Monday, May 28, 2007

Careful observance

I'm near-sighted, so often times I don't look around enough...I can't see everything.
But when I do notice small details: a play of light and shadow, an interesting reflection, a juxtaposition of color...
I become overwhelmed, fascinated, obsessive.

I want to notice the fine points in the life, like what Andrea talks about.

I was in the PL bagel shop in Point Loma last year, sitting at a cafe table enjoying a cheesy melt on an everything bagel (a little slice of Heaven right there), when I looked up and noticed the sunlight coming through the painted sign on the window was casting the letters onto the plain white counter.
Play of light
(you can click on the image to enlarge. The icon 'all sizes' over Flickr images enables you to resize them)

Something about this just sends me.
Not too shabby considering it was taken with my cheap camera phone.

Or recently when my mom and I attended a quilt show at the Convention Center in Ontario, we were sitting down for lunch and I started noticing all sorts of wonderful geometric shapes in the shadows.
And the view from the lobby to the trees blowing in the wind outside just captivated me.
I took out my phone again and snapped 17 images, of which this is one
Window view
I took my storage chip from my phone to Costco to be developed, and the employee said, "uh, it says you have 92 pictures on here--could that be right?!"
Me: "um, I guess so".
Employee: "you must be snapping all the time".
Me: "Doesn't everyone?"

How is it that I don't have a digital camera yet?

When I went to see Charles Phoenix at the Escondido Performing Arts Center, my eyes were drawn upward to the hanging light fixtures...
Art in light
a work of art.
(again, sorry for the quality, just my camera phone, but still worthy of sharing)

Several years ago, I knew a woman who had a couple of small children. She would take them out into the backyard and they would explore and discover together.
The caterpillar on the underside of a leaf, worms within the earth, the stamens in a lily and how the powder stains...
She taught them to embrace the details.
Her enthusiasm has always stuck with me--its gentle teaching, its respect.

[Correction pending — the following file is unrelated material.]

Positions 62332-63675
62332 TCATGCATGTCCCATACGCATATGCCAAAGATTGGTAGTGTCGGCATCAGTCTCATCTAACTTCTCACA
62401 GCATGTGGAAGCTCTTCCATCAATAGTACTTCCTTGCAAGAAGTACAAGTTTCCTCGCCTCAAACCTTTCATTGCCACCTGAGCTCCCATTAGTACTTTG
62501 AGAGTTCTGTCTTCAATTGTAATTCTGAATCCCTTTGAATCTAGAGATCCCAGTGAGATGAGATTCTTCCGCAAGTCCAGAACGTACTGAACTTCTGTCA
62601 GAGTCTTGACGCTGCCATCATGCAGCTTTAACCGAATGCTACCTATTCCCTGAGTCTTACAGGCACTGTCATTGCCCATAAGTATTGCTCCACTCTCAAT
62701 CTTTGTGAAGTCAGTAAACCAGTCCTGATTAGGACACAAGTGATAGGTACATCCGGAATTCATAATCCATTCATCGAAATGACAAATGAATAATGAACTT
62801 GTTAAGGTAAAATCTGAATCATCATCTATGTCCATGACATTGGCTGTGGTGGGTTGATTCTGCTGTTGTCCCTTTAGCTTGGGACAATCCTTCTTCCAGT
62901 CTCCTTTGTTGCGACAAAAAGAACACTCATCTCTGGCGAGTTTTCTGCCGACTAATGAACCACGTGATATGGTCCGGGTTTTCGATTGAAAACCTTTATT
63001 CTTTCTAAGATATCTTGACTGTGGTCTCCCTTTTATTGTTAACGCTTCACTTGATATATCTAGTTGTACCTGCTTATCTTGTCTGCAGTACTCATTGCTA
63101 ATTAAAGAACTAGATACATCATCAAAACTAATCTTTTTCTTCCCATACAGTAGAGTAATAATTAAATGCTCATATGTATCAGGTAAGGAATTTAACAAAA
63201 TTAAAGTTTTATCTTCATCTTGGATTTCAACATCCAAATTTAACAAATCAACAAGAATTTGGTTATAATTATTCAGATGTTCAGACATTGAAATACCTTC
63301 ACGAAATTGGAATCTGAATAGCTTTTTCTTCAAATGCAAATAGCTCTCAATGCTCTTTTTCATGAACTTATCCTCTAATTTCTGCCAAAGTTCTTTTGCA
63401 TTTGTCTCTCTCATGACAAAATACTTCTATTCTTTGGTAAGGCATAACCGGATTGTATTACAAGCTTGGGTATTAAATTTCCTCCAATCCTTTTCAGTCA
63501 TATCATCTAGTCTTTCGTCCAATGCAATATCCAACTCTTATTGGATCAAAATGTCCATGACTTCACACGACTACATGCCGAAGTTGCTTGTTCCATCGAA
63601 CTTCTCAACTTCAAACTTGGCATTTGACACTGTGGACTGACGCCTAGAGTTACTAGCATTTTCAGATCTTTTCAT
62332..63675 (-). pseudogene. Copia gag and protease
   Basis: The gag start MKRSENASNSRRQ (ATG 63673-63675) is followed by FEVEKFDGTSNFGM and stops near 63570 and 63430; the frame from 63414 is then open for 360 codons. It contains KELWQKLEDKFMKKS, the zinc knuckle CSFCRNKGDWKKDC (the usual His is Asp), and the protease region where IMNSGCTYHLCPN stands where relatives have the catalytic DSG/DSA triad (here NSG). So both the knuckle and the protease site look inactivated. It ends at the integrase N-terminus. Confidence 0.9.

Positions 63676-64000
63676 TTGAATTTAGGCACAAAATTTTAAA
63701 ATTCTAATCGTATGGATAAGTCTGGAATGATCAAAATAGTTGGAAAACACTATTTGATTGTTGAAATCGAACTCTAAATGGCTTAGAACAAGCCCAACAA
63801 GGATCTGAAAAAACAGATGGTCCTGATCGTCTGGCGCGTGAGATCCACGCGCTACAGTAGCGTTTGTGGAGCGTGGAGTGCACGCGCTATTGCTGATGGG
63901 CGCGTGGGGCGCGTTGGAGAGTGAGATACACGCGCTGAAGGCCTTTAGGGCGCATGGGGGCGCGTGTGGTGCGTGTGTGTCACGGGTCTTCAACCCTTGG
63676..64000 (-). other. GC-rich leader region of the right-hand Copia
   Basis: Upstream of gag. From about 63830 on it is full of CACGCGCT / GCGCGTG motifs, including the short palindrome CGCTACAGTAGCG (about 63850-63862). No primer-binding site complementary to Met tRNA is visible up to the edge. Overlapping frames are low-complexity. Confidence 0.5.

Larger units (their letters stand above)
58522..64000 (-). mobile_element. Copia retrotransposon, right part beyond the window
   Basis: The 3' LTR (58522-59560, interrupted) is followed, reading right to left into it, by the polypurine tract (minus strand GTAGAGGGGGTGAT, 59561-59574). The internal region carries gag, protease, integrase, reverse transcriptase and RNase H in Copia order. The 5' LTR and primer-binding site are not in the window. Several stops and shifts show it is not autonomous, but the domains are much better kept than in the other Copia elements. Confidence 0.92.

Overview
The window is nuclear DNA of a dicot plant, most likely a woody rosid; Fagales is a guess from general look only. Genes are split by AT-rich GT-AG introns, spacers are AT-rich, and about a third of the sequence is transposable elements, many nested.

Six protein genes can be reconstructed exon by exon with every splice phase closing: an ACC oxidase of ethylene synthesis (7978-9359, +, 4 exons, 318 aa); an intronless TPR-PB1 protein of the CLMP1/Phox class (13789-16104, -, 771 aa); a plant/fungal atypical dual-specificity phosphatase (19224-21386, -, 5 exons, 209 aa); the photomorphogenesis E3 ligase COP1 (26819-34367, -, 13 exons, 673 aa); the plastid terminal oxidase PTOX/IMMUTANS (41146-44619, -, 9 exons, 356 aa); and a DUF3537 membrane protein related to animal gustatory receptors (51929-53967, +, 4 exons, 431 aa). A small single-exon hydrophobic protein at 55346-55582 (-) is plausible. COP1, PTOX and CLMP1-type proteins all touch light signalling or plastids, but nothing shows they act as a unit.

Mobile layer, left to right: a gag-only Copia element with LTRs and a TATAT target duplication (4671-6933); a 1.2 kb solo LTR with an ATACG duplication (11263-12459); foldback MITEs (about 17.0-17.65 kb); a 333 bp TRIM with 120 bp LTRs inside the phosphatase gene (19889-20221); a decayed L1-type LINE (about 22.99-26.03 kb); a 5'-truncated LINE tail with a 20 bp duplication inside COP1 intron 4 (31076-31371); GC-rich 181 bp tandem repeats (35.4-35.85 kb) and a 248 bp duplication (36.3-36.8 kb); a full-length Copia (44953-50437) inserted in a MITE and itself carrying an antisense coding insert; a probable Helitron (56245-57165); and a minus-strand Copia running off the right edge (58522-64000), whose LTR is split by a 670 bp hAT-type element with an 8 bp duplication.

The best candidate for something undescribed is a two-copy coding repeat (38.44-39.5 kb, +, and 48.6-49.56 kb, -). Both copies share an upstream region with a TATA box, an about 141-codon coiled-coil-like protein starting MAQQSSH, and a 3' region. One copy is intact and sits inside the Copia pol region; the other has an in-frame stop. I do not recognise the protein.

Its observance of the intricacies that make life so inviting.

I'm not a rose person (unless they're single petal varieties).
I tend to gravitate to more unusual flowers, like Queen Anne's Lace, or wildflowers.
I was at an Asian market recently, and was stopped in my tracks by the beauty of a peach tree in blossom.
Or the brilliant color of the Pride of Madera
Pride of Madera

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Anonymous Anonymous said...

Getting and using my digital camera has really changed the way I look at things. I keep it with me constantly and have managed to capture things I never have before.

5:40 AM  
Blogger meresy_g said...

Great pictures! Even with a camera phone! I just got a really good digital for my birthday and am excited to see what it can do. Sorry you found Grey Gardens disturbing. There really isn't an ending per se to the documentary. Big Edie died several years later at the house and little Edie died in Miami in 2001 I believe. When you watch the extras on the DVD, both of them come off as a lot more lucid than in the documentary. Which I guess is why I didn't really find it disturbing. To me, they were two highly eccentric stubborn old ladies that were living exactly how they wanted to live (based on the choices they made) and not caring at all what people thought. I'd love to see the broadway play.

6:56 AM  
Blogger Very Mary said...

What an uplifting post! Tomorrow I vow to pay more attention to the smaller things - thanks:)

8:20 PM  
Blogger kt said...

Great post and wonderful pictures.

Speaking as a fellow myope (and as one in the ophthalmic trade lo these many years), I'd say you have a good eye!

11:20 PM  

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